Last month, I spent time thinking about why I’d want to do so versus just letting them sit. Though there are multiple reasons for doing so, there’s one reason to which I kept returning (and plenty of others I’ll outline in moment).
But first, the TL;DR is this: There’s a single side project I want to work on without any distractions.
That’s it. Nothing elaborate, fancy, or groundbreaking. The thing about having a variety of other repositories available, though, is that there are occasional emails about bugs, feature requests, etc., all of which are appreciated but most of which I don’t have time on which to focus at the moment.
Instead, I think my time can be better spent on other work. And I think I want to spend my time on other things.
But one problem that comes with using these as my main DNS servers (and maybe others, I don’t know as I’ve not tried them) is that when I’m using cURL to make requests to a third-party server, it will often result in an a 404.
But remember that this series was motivated by an email from someone who thought that I could do a better job of explaining how transients and caching work in WordPress and why it’s important to understand how everything works in tandem with each other.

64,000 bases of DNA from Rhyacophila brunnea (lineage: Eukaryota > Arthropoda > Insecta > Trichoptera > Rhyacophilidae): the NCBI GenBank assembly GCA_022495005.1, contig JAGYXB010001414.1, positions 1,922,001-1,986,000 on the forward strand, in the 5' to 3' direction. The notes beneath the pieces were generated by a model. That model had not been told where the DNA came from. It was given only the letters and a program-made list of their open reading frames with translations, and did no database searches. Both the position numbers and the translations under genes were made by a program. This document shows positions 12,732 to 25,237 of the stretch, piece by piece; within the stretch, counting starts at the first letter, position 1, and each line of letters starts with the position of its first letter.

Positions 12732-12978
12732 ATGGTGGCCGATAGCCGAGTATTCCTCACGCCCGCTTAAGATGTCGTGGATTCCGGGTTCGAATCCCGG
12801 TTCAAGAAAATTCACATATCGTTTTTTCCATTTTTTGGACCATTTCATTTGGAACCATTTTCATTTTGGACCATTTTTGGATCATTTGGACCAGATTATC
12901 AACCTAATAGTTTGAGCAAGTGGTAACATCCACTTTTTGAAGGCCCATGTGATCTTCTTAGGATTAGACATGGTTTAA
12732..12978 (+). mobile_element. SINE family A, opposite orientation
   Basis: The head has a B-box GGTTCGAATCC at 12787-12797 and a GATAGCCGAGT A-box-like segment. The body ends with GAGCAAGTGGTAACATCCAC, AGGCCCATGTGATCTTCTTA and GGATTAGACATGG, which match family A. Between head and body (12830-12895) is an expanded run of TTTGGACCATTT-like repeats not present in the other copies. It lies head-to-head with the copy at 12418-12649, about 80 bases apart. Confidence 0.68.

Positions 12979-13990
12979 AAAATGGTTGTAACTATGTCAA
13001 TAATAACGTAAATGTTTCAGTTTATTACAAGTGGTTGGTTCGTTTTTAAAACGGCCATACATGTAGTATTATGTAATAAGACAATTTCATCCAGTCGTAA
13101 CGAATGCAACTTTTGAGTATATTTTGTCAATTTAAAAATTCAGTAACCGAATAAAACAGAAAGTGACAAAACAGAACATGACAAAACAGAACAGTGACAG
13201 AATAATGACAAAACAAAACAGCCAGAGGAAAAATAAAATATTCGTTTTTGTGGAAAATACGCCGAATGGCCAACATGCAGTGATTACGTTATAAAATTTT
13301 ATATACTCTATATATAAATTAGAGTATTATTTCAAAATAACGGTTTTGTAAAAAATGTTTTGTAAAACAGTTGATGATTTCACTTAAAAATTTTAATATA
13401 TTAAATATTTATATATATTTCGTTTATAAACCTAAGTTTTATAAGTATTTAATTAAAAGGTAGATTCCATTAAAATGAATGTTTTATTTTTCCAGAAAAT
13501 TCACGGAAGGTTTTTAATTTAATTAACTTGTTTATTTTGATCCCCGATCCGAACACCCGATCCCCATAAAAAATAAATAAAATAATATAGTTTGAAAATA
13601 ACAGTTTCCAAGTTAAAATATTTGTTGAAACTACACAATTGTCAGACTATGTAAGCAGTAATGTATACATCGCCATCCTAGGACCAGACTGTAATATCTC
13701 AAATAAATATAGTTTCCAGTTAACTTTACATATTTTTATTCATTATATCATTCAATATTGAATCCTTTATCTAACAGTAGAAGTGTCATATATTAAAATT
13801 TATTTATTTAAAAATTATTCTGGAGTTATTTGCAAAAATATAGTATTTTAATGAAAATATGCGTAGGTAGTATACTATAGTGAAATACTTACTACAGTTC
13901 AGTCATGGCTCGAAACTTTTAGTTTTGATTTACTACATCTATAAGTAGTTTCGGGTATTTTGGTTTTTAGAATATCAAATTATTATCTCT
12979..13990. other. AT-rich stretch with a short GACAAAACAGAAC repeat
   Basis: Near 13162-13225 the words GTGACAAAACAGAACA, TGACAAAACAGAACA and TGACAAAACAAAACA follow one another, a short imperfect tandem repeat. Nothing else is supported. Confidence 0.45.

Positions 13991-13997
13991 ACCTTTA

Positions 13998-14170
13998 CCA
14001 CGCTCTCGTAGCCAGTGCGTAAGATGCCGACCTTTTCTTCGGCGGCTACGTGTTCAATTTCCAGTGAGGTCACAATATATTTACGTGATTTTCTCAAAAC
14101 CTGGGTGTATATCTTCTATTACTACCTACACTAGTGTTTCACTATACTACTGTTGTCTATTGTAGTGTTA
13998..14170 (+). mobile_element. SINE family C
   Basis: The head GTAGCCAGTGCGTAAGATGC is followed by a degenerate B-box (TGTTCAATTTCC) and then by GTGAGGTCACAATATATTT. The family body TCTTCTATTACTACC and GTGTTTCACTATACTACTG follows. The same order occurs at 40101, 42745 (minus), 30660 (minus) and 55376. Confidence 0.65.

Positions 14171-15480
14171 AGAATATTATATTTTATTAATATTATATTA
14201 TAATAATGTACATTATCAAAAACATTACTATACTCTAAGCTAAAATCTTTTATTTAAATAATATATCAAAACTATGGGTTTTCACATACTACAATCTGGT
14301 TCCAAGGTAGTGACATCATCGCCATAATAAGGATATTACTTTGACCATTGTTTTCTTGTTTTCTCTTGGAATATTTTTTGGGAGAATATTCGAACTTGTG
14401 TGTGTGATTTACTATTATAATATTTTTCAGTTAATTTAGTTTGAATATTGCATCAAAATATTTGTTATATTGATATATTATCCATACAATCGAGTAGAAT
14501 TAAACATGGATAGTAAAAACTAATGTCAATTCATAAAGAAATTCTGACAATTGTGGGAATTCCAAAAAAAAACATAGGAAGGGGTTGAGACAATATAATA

So in this post, I’m aiming to bring it all together and talk about how the Transients API works in conjunction with MySQL, why it’s important to understand the relationship, and how to handle this moving forward.
In the previous post, I shared a basic primer for how database-backed applications – specifically WordPress – work without caching.
And before we talk about how basic caching works in WordPress, namely with the Transients API, it’s important to discuss the basic principles of caching. This includes why we do it, its benefits, and how it works.
Then we’ll get into how we can take advantage of basic facilities in WordPress to actually do this.
Though the purpose of the article was to lay out a foundation for how we can design a class to work with the Transients API to simulate the behavior of cookies, one of the side effects of the article is that it didn’t do a good job of explaining how the Transients API (and, by proxy, how MySQL) works.
This was brought to my attention via email by David at UpDraft Plus.
So I thought it useful to talk about the concept of caching from a practical level, how it’s implemented in WordPress, then maybe look at we how to utilize plugins or newer technology to better power our sites and applications as well as have a better understanding.